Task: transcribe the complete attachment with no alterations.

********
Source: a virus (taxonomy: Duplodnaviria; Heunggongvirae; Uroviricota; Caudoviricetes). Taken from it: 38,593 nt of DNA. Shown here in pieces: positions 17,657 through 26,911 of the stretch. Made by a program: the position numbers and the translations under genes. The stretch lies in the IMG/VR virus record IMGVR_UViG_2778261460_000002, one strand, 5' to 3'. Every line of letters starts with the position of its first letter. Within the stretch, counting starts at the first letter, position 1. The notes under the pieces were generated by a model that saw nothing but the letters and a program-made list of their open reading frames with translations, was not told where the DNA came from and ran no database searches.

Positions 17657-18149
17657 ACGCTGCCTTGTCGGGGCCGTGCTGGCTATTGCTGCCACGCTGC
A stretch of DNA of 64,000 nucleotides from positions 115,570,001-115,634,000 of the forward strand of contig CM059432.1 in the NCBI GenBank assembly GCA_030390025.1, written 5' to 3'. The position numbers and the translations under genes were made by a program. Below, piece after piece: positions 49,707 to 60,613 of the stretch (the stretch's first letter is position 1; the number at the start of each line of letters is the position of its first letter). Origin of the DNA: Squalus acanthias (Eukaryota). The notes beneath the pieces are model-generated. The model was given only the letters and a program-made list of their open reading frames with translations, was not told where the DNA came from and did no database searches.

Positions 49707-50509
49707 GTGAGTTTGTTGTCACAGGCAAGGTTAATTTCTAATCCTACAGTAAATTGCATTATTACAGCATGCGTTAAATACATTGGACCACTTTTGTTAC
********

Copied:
Source: a virus (taxonomy: Duplodnaviria; Heunggongvirae; Uroviricota; Caudoviricetes). Taken from it: 38,593 nt of DNA. Shown here in pieces: positions 17,657 through 26,911 of the stretch. Made by a program: the position numbers and the translations under genes. The stretch lies in the IMG/VR virus record IMGVR_UViG_2778261460_000002, one strand, 5' to 3'. Every line of letters starts with the position of its first letter. Within the stretch, counting starts at the first letter, position 1. The notes under the pieces were generated by a model that saw nothing but the letters and a program-made list of their open reading frames with translations, was not told where the DNA came from and ran no database searches.

Positions 17657-18149
17657 ACGCTGCCTTGTCGGGGCCGTGCTGGCTATTGCTGCCACGCTGC
A stretch of DNA of 64,000 nucleotides from positions 115,570,001-115,634,000 of the forward strand of contig CM059432.1 in the NCBI GenBank assembly GCA_030390025.1, written 5' to 3'. The position numbers and the translations under genes were made by a program. Below, piece after piece: positions 49,707 to 60,613 of the stretch (the stretch's first letter is position 1; the number at the start of each line of letters is the position of its first letter). Origin of the DNA: Squalus acanthias (Eukaryota). The notes beneath the pieces are model-generated. The model was given only the letters and a program-made list of their open reading frames with translations, was not told where the DNA came from and did no database searches.

Positions 49707-50509
49707 GTGAGTTTGTTGTCACAGGCAAGGTTAATTTCTAATCCTACAGTAAATTGCATTATTACAGCATGCGTTAAATACATTGGACCACTTTTGTTAC